The Reasons Behind Prolonged Wars: Insights from Asymmetric Information

Wars, especially long-lasting ones, have a devastating impact on families, communities, and entire populations. From a rational standpoint, war is highly inefficient. If both sides of a conflict had perfect information about their likelihood of winning and the costs associated with war, it would be logical for them to reach a resolution without engaging in prolonged conflict. However, the reality is that wars happen, and one popular theory among game theorists attributes this to asymmetric information. Asymmetric information occurs when one side possesses more knowledge about their own strength than the other side. This knowledge asymmetry often leads to war because the side with better information has an incentive to bluff and appear stronger than they actually are to negotiate a better deal. Conversely, the side with poorer information is skeptical of the other side's claims, suspecting that they might be bluffing. This breakdown in negotiations can prolong conflicts. While some scholars argue that asymmetric information alone cannot fully explain the occurrence of long wars, a recent paper by Sandeep Baliga and Tomas Sjostrom confirms that asymmetric information does play a significant role in prolonging conflicts. Their research explores the effectiveness of third-party interventions in bolstering one side of a conflict. They find that interventions can be unpredictable and may even lengthen wars, as providing support to a weak rebel group can incentivize bluffing and prolong the conflict. The Coase conjecture, named after economist Ronald Coase, also sheds light on the challenges of resolving conflicts caused by asymmetric information. The conjecture suggests that negotiations should be quickly resolved if negotiation opportunities are plentiful. However, in reality, wars persist for extended periods. Baliga and Sjostrom's research challenges the Coase conjecture, demonstrating that the possibility of collapse for either party and the unknown probability of collapse for the weaker group impact the negotiation process. These factors incentivize weaker groups to fight rather than accept a poor deal and encourage governments to fight weak rebel groups instead of offering generous deals. The key insight from their research is that negotiations fail when one party fears receiving a bad deal that they would regret. This fear of regret can be compared to a used-car market, where a buyer fears paying too much for a lemon. Similarly, in conflicts, governments may prefer to fight weak rebel groups rather than give up territory that a strong rebel group would desire. This preference for fighting over negotiating prolongs wars. When it comes to third-party interventions, Baliga and Sjostrom's analysis highlights the complexities involved. Well-meaning interventions can sometimes backfire and lengthen wars. Providing moderate support to a weak rebel group may increase the incentives for bluffing, while taking actions to weaken the government can raise the cost of offering a favorable deal to the rebel group, further prolonging the conflict. Drawing implications from their research, Baliga and Sjostrom suggest that decisive third-party intervention, offering overwhelming support to a weaker group, can minimize the bluffing factor and potentially shorten the conflict. This insight has relevance for groups like NATO and the U.S. as they consider how to intervene in conflicts such as the one between Ukraine and Russia. By bolstering Ukraine's strength and making it known to Russia, third parties can reduce the need for bluffing and potentially bring about a quicker resolution. In conclusion, understanding the role of asymmetric information in prolonging wars provides valuable insights into the dynamics of conflicts. Baliga and Sjostrom's research highlights the challenges posed by information asymmetry and the complexities of third-party interventions. By considering these factors, policymakers can make more informed decisions to mitigate the duration and impact of conflicts.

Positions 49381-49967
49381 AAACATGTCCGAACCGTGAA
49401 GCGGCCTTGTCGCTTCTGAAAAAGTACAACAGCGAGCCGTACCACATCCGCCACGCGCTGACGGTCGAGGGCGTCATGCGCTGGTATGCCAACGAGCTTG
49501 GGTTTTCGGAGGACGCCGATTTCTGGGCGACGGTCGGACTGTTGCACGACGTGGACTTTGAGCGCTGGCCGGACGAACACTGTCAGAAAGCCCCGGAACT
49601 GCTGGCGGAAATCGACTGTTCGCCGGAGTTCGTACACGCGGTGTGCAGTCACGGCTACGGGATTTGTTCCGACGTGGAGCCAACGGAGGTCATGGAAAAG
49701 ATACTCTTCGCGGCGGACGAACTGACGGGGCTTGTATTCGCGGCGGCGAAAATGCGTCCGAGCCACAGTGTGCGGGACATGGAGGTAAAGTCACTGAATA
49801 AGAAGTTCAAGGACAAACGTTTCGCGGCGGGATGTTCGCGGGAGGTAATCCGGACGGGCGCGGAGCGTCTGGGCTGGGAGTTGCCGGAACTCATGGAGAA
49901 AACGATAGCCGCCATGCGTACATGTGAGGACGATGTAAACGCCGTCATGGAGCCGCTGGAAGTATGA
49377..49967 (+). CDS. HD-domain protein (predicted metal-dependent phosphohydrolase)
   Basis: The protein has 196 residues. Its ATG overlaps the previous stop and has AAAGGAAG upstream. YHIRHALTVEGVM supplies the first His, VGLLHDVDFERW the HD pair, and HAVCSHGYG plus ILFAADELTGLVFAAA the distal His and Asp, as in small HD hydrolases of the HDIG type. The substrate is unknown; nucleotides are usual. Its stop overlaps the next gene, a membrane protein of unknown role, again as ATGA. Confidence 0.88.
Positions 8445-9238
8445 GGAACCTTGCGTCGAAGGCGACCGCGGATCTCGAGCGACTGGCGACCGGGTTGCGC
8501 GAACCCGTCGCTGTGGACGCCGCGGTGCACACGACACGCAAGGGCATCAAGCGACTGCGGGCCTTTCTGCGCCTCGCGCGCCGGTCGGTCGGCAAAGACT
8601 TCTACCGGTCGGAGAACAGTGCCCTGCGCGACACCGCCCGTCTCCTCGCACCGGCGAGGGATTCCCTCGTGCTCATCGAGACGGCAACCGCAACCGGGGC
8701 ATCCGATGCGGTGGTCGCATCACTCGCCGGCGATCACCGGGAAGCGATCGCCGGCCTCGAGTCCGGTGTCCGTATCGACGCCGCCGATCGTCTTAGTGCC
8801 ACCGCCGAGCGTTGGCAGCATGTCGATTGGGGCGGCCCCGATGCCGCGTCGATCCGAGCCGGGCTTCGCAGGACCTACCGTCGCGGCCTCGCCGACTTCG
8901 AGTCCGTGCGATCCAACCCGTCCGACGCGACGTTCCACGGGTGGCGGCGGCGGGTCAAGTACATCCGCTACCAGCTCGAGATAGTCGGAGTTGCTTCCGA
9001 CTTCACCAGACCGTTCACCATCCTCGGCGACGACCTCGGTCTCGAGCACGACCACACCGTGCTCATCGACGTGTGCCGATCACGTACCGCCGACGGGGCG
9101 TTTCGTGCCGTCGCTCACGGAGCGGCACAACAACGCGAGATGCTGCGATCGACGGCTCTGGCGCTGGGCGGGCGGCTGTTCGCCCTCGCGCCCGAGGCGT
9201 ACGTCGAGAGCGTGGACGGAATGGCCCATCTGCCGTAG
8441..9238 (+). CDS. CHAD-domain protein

Implications of Asymmetric Information in Prolonged Wars for US Business Market and New Companies

The research conducted by Sandeep Baliga and Tomas Sjostrom on the role of asymmetric information in prolonging wars offers a unique perspective that can be applied to the US business market and new companies. The concept of asymmetric information, where one party has more knowledge about their strength than the other, is not only relevant in the context of wars, but also in business negotiations and competition. In a business context, asymmetric information can lead to prolonged negotiations, conflicts, and even market inefficiencies. New companies, particularly those in highly competitive industries, may find themselves in a similar situation, where they have less information about the market or their competitors. This could lead to a bluffing scenario, where companies may exaggerate their strengths to negotiate better deals or to deter competitors. The research also highlights the complexities of third-party interventions, which in a business context could be seen as mergers, acquisitions, or strategic partnerships. These interventions can sometimes have unintended consequences, such as prolonging conflicts or escalating competition. In conclusion, the insights from this research can help businesses and policymakers better understand the dynamics of conflicts and negotiations. By considering the role of asymmetric information and the potential impact of third-party interventions, businesses can make more informed decisions, potentially leading to more efficient markets and healthier competition.
Original Story By: Kellogg School of Management at Northwestern University
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